What Is Downside Deviation?

Downside deviation is a measure of downside risk that focuses on returns that fall below a minimum threshold or minimum acceptable return (MAR). It is used in the calculation of the Sortino ratio, a measure of risk-adjusted return. The Sortino ratio is like the Sharpe ratio, except that it replaces the standard deviation with downside deviation.

Key Takeaways

  • Downside deviation is a measure of downside risk that focuses on returns that fall below a minimum threshold or minimum acceptable return (MAR).
  • Downside deviation gives you a better idea of how much an investment can lose than standard deviation alone.
  • Downside deviation does not convey any information about upside potential, so it provides an incomplete picture.

Understanding Downside Deviation

Standard deviation, the most widely used measure of investment risk, has some limitations. For example, it treats all deviations from the average—whether positive or negative—as the same. However, investors are generally only bothered by negative surprises. Downside deviation resolves this issue by focusing solely on downside risk. However, downside deviation is not the only way to look at losses. Maximum drawdown (MDD) is another way of measuring downside risk.

An additional advantage of downside deviation over standard deviation is that downside deviation can also be tailored to the specific objectives. It can change to fit the risk profiles of different investors with various levels of minimum acceptable return.

The Sortino and Sharpe ratios enable investors to compare investments with different levels of volatility, or in the case of the Sortino ratio, downside risk. Both ratios look at excess return, the amount of return above the risk-free rate. Short-term Treasury securities often represent the risk-free rate.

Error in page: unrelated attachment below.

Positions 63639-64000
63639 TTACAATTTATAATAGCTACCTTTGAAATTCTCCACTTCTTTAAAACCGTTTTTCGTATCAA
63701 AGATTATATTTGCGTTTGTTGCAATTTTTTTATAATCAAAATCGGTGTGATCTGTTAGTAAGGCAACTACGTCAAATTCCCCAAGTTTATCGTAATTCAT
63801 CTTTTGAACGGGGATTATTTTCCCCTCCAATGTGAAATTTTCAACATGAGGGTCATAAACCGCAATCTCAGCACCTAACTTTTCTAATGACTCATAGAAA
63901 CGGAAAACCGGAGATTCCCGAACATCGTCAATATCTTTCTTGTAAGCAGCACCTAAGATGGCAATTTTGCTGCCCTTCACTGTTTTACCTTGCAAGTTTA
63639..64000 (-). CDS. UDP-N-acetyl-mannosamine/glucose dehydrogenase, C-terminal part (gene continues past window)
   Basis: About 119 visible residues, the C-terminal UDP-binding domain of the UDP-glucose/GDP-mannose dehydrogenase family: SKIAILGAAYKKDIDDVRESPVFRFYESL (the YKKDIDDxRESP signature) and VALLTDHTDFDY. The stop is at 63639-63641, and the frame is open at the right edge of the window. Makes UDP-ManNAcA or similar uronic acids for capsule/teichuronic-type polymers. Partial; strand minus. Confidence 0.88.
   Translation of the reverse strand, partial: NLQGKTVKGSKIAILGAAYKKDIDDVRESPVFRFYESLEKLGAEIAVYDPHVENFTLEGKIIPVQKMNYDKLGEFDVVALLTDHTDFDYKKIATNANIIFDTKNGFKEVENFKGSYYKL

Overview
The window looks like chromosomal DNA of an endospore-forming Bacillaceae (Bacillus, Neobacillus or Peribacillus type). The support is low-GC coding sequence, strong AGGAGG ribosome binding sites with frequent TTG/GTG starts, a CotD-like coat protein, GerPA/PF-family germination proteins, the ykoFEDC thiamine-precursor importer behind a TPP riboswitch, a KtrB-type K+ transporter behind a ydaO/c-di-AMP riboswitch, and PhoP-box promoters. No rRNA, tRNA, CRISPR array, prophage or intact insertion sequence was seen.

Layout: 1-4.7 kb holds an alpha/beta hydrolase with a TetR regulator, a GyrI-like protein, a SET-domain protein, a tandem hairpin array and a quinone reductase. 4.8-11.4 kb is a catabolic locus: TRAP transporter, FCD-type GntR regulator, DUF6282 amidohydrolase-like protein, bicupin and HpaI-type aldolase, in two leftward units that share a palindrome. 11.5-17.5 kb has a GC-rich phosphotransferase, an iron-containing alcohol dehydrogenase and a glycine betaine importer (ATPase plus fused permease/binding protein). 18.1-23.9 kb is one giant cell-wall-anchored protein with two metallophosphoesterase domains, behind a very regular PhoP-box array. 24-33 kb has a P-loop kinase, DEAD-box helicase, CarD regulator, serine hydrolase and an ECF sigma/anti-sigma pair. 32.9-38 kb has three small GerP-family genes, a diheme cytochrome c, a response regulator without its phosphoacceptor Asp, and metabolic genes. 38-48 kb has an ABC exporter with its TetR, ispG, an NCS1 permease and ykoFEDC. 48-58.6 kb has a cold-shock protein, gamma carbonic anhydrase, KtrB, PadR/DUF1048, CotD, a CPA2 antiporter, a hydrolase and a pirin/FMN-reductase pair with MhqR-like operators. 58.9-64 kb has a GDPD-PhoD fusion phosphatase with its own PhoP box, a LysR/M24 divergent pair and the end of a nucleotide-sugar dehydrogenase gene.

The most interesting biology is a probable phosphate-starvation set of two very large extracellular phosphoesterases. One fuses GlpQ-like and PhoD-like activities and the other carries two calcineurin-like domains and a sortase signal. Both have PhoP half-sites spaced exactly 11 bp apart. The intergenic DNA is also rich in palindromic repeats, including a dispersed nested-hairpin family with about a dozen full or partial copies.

Suppose two investments have the same expected return, say 10%. However, one has a downside deviation of 9%, and the other has a downside deviation of 5%. Which one is the better investment? The Sortino ratio says that the second one is better, and it quantifies the difference.

Calculation of Downside Deviation

The first step of calculating the downside deviation is to choose a minimum acceptable return (MAR). Popular choices include zero and the risk-free T-bill rate for the year. We'll just use one here for simplicity.

Secondly, we subtract the MAR from each of the returns.

Downside Deviation Input Data
Year Return Return - MAR (1)
2011 -2% -3%
2012 16% 15%
2013 31% 30%
2014 17% 16%
2015 -11% -12%
2016 21% 20%
2017 26% 25%
2018 -3% -4%
2019 38% 37%

The third step is to separate all of the negative numbers, in this case, -3, -12, and -4. Then, we square the negative numbers to obtain 9, 144, and 16. The next step is to sum the squares, which gives us 169 in this case. After that, we divide it by the number of observations, 9 in our example, to get about 18.78. Finally, we take the square root of that number to get the downside deviation, which is about 4.33% in this case.

What Downside Deviation Can Tell You

Downside deviation gives you a better idea of how much an investment can lose than standard deviation alone. Standard deviation measures volatility on the upside and the downside, which presents a limited picture. Two investments with the same standard deviations are likely to have different downside deviations.

Downside deviation can also tell you when a "risky" investment with a high standard deviation is likely safer than it looks. Consider an investment that pays 40% half the time and still pays 20% in less successful years. Such an investment would have a much higher standard deviation than one that simply paid 5% every year. However, few people would say that getting paid 5% every year was really safer. Both of these investments would have a downside deviation of zero using 5% as the minimum acceptable return (MAR). That tells us that they are both perfectly safe investments.

Limitations of Downside Deviation

Downside deviation does not convey any information about upside potential, so it provides an incomplete picture. In the previous example, we learned that an investment with a 50% chance of getting 40% and a 50% chance of getting 20% had the same downside deviation as getting 5% for sure if we use 5% as the minimum acceptable return (MAR). However, the first investment has a much higher upside potential. In fact, it is guaranteed to outperform, the only question is by how much.